Excavating rock art in Strath Tay day 1: Deciding where to dig

The results of excavations at rock art sites have been variable. Some sites which have complex art, such as Ormaig near Kilmartin, revealed very few artefacts. Other locations, including Torbhlaren and Ben Lawers, displayed simpler designs and yet were rich in material. There have been so few excavations that we do not know whether these examples are representative. In the late summer of 2017, I had another chance to find out during two weeks of excavation at a remote cup and ring marked outcrop near Strath Tay, in the southern Highlands of Scotland.

Heavy skies over Strath Tay, our first day at the site. The first thing to do was to walk over the location carefully to determine the location of out trenches. There are a number of distinct features. The first is an intriguing outcrop of stone which is decorated with other thirty cup marks.


Above: The decorated outcrop viewed from below (Photo: Aaron Watson, 2017)


Some of the cups are isolated, while others have grooves leading away from them. A few are joined together to create dumbbells while at least two are surrounded by rings.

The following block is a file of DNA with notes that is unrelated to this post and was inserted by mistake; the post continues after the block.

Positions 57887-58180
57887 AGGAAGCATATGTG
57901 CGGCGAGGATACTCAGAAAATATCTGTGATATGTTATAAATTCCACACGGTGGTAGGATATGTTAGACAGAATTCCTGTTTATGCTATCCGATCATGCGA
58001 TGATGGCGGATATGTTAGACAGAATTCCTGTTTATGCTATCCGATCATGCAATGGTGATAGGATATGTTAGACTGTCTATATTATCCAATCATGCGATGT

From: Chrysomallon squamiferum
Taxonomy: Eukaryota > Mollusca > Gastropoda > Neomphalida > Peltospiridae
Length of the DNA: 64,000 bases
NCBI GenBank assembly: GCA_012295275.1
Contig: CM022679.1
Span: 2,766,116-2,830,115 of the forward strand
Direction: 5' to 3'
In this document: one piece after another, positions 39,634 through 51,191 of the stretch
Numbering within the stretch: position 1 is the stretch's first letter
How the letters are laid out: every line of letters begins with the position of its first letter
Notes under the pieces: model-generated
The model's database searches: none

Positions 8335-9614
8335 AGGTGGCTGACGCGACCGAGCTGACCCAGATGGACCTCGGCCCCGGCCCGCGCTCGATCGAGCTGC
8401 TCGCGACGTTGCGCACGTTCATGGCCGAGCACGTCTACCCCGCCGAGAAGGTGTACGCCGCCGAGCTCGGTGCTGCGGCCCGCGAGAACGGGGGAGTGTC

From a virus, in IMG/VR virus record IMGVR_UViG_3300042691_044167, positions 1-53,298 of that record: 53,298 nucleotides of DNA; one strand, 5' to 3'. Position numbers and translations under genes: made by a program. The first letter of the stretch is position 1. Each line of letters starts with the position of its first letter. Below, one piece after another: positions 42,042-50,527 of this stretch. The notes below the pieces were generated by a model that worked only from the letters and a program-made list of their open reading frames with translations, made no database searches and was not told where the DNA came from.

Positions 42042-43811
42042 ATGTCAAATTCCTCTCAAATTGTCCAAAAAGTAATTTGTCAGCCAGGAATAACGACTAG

Above: A reference photo of the decorated outcrop prior to excavation, showing the cup marks (Photo: Aaron Watson, 2017)


The outcrop is situated at the crest of a domed natural mound, itself the likely result of glacial processes. The higher areas of the mound rise in series of steps crowned by a raised area which looked intriguingly like a cairn. There was also a distinct level area which was an excellent viewpoint to view the motifs. Were these features artificial? If so, were they associated with the creation of the rock art. Only one way to find out…we began immediately to mark out where our trenches would be located.


Above: Looking from the top of the natural mound towards the decorated outcrop, showing intriguing terraces and level terraces (Photo: Aaron Watson, 2017)


This project took place in collaboration with Richard Bradley, Amanda Clarke, Ronnie Scott, Maria Cowie and Moyra Simon. Many thanks to the landowner and estate staff for their support.